The craft beer business is often a tight-knit group, with friends starting businesses and hiring other friends. But as a brewery grows, the business becomes more than a small endeavor things become real. Disagreements arise, decisions need to be made, and sometimes your friends have opportunities to start their own businesses.
Key employees leaving your business can raise a number of questions: Are they starting a competing business? Are they taking beer recipes with them? Is there anything I can do to stop them? How will this impact my business?
Like most things in life, the best way to answer these questions is to proactively plan for this situation. We recommend three tools to proactively protect a craft brewery’s intellectual property: trademark registration, trade secret organization, and non-compete agreement implementation.
Trademark Registration for Craft Breweries
Trademarks identify the source of goods or services. In other words, when consumers see your mark (generally your business name/logo), the consumer connects your mark with the type and quality of goods you provide. When the consumers positively react to seeing your mark, you have successfully created goodwill in your mark.
The best way to protect your mark (and that valuable goodwill you just created) is to obtain federal registration of your mark. Failure to do so can leave the door open for other breweries to use the same or similar mark in connection with another beer. If this happens, you will be forced to hire attorneys to sort out the situation with no guarantee your brand will be able to expand as you planned. This type of uncertainty prohibits business growth.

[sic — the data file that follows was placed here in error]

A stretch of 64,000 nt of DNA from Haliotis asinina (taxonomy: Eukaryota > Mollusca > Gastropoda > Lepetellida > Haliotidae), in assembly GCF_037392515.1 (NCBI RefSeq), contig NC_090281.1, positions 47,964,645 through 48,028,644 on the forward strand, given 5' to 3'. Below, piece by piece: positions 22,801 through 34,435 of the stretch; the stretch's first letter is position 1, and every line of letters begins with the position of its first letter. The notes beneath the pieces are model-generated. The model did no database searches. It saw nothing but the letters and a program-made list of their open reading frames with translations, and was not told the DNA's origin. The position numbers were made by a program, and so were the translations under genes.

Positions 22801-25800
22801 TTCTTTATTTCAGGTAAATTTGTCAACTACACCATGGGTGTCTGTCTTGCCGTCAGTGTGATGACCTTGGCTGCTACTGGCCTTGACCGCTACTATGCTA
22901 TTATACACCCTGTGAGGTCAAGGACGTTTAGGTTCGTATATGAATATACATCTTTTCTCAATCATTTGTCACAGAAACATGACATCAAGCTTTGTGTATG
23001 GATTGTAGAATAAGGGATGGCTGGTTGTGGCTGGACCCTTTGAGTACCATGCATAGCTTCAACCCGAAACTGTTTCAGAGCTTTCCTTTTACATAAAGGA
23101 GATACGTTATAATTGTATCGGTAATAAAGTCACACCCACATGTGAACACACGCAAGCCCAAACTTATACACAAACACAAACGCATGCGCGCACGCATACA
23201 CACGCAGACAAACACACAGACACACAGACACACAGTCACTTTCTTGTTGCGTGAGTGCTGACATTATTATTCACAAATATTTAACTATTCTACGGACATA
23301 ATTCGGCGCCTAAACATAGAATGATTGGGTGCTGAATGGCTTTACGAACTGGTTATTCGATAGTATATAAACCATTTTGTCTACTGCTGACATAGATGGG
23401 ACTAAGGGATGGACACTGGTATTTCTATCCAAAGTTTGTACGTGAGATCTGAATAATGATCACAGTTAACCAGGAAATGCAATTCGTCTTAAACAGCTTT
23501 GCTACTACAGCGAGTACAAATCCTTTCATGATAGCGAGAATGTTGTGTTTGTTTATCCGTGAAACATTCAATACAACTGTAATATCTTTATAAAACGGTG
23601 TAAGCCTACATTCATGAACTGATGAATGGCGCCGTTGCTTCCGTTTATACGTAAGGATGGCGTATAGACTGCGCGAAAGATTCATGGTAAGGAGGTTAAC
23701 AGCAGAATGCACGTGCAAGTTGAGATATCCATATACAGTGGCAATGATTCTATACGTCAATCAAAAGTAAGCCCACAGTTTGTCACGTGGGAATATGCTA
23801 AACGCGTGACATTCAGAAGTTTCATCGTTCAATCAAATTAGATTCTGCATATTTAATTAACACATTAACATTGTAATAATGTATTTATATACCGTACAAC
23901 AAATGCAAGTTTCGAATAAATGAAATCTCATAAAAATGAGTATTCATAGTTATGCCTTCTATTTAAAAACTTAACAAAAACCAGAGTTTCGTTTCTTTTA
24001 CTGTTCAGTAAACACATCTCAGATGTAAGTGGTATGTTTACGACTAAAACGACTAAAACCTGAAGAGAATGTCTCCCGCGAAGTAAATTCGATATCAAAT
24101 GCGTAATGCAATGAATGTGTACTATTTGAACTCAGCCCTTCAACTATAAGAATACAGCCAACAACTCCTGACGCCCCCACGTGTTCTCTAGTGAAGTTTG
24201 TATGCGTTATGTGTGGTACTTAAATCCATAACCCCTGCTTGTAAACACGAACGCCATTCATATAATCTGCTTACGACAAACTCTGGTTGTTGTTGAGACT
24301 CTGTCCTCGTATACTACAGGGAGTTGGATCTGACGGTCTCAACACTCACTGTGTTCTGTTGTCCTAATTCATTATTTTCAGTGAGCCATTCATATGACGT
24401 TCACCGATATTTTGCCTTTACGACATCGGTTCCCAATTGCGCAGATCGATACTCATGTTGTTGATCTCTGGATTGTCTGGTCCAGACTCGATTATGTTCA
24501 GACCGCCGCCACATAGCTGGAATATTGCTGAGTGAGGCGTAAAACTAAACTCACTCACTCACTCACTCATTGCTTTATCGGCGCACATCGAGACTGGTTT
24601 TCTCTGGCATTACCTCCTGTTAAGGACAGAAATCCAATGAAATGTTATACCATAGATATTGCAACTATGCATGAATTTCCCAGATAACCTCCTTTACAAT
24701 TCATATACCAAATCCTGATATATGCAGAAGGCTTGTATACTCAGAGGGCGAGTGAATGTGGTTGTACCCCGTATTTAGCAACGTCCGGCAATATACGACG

On the other hand, federal registration of your mark is a smart business investment. It locks in your position giving you nationwide rights to use your mark in connection with your beer. The cost to maintain your federal registration is minimal. And if competitors select a similar name, you will have a superior position in any negotiations.
Trade Secret Organization for Craft Breweries
Trade secrets are an often under-utilized form of intellectual property protection, probably because businesses don’t understand the basics. In general, trade secrets are protected under state laws, usually adopted from the Uniform Trade Secrets Act.
A trade secret is information, including a formula, pattern, technique, or method that is economically valuable because it is a secret. But of course, to qualify as a trade secret, the information must actually be a secret. In other words, reasonable efforts to maintain the secrecy of your recipes or processes are required for protection as a trade secret.
No formal registration is required for trade secret protection, but businesses should organize their efforts to ensure this form of protection is available. This means an attorney should review the processes your businesses undertakes, the employees playing a role in those processes, how and where confidential information is stored, and the contractual agreements in place between a business and its employees.
Non-Compete Agreements for Craft Breweries
Non-compete agreements are a strong tool for employers to protect their legitimate business interests. In short, non-compete agreements prevent an employee from working in the same or similar field, in a specific location, for a specific duration. All three elements, being scope, location, and duration must be reasonable. State law controls on the reasonableness determination, although some states prohibit non-compete agreements in whole.
If you are concerned that a key employee could leave and start a business next door, a non-compete agreement is a must. Employers may hesitate at requiring employees sign a contract, but possessing the right to limit the competition to your business is extremely important and valuable. Businesses should fully investigate and understand how these agreements work and then make a decision about whether it is right for them.
When it is time to mature as a business, craft breweries should looks to three primary forms of protection: trademark registration, trade secret organization, and non-compete agreements. These tools serve to proactively protect the businesses’ intellectual property. An ounce of prevention is worth a pound of cure. And when these protections in place, your business will have a solid foundation to continue expansion.